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George H. Morrison - Devotional Sermons

Devotional For

May 13



      The Ministries of Leisure
      
      Come ye yourselves apart into a desert place, and rest a while--Mar 6:31
      
      Rest Helps Us See Things in Their Right Perspective
      
      Most of us, at this season of the year, are looking forward to a time of leisure. We are hoping to get away for a brief space into the quiet and beauty of the country. A period of rest is not a luxury. A period of rest is a necessity. It is part of the constitution of our nature which can never be disregarded with impunity. It is not to be spoken of apologetically, as something of which we are half ashamed. It is to be spoken of with perfect frankness, as part of the wise ordering of God. There are people who tell you they do not need a holiday. Such people are always to be pitied. They are like men with some malignant trouble, who tell you that they do not need a doctor. It is one thing to need a thing; it is quite another to feel the need of it; and perhaps there is no man who so needs a holiday as the man who assures you that he does not want it. We need a holiday that we may rest, and we need a holiday that we may see. There is nothing so fatal to a kindly vision as an unceasing and unvarying routine. To understand anything we must not only look at it; we must learn the art of looking away from it; and holidays are given us for that end, that we may see things in their right proportions. That is one of the ministries of sleep, which is among the most blessed of all holidays. It is one of the ministries of convalescence, when we are getting better from an illness. And it is meant to be one of the ministries of summer, and of the rest that summer brings to us--come ye apart, and rest a while. Now what I want to do is this--I want to examine this rest of the disciples. I want to see what were the elements of the leisure to which they were invited by Christ. And I want to see that, not from curiosity, but from the most practical of motives; for it will teach us, as nothing else can do, how to enjoy the very best of holidays.
      
      A Rest the Disciples Earned
      
      Well, in the first place, this was a rest which the disciples had very richly earned. They had flung themselves heart and soul into their work, and now they were thoroughly ready for vacation. You could never imagine a man like Simon Peter doing his business in a halfhearted way. You could never imagine John, with his deep soul, scamping anything to which he put his hand. And now they were back again, Peter and the others, from a work which had been incredibly exacting, and the first thing which Jesus saw was this, that His disciples had richly earned a holiday. There are masters who never awake to that. There are congregations who never awake to that. There are husbands who never seem to notice that their wives might be the better for a rest. But Jesus Christ was very quick to notice it. He saw that they were exhausted and forspent. His workmen had richly earned their leisure, and everything must cease till they had had it.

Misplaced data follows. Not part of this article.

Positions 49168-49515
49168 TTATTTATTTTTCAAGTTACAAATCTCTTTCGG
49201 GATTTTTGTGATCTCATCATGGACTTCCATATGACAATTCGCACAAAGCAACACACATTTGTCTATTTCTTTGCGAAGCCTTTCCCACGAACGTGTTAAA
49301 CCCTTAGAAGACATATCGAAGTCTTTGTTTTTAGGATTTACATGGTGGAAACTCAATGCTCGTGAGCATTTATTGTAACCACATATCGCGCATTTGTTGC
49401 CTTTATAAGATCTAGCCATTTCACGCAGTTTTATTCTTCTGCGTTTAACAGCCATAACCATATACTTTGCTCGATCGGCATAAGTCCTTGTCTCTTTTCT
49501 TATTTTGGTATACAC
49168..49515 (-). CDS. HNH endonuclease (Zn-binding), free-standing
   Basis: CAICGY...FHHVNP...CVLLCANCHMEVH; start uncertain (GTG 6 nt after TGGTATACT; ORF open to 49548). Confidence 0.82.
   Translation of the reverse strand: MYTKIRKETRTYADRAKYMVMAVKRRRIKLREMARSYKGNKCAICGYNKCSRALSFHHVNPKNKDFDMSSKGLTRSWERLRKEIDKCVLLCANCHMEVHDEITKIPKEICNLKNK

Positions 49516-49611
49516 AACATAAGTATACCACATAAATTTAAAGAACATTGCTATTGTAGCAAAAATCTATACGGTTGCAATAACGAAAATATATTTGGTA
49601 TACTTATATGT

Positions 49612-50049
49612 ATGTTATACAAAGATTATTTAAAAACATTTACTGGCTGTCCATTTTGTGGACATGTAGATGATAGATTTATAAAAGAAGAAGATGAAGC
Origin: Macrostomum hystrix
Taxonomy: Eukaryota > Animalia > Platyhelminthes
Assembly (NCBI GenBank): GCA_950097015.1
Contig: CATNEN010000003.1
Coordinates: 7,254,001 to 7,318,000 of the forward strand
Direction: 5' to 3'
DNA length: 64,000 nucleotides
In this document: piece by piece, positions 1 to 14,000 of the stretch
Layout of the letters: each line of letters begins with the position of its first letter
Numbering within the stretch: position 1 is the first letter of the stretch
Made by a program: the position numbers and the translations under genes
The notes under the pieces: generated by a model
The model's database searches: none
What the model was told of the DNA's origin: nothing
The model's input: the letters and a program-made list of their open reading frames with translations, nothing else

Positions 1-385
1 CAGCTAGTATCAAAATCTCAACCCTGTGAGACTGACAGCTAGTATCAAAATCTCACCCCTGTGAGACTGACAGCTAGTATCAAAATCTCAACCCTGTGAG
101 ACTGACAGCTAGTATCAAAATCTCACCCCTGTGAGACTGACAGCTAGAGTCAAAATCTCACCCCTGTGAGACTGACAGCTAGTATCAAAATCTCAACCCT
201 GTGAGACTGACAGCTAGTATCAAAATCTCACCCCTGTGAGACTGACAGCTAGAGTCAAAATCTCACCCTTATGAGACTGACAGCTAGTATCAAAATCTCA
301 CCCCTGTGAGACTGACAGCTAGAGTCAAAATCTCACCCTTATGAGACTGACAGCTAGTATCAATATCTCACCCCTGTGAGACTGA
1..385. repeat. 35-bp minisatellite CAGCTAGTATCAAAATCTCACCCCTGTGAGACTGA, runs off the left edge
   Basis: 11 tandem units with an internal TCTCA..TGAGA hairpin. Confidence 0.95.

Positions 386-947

Some of the Best Gifts We Cannot Earn
      
      Now, some of the best gifts we cannot earn. They are given us freely from the hand of God. We cannot earn the sunshine or the morning, or the lights and shadows on the Highland hills. But I want to say that no one deserves a holiday, and certainly no one will enjoy a holiday, unless by faithful and conscientious toil he has honestly and fairly earned it. I dare say we are all apt to envy those whose lives are one continuous holiday. We think it would be heaven to live as they do, and spend the year in following the sun. But I question if in all humanity there are any such poor and miserable creatures as those who have nothing else to do save to chase the sunshine across Europe. I put that question to a doctor once, an English doctor in the south of France. His patients were entirely drawn from that class, and I asked him if they were happy people. I shall not soon forget the look he gave me, nor the ring of scorn that was in his voice--"Happy," he said, "happy? It's the most miserable business under heaven." When it's all work it is but sorry work, and when it's all holiday it is but sorry holiday. If you want a good companion for your holiday, get a man who is a giant-worker. Wholehearted toil gives a whole-hearted holiday; gives it a freedom and a happy conscience; and the man to avoid for a holiday as you would avoid sin, is the man with an uneasy conscience.
      
      Rest in Fellowship with Others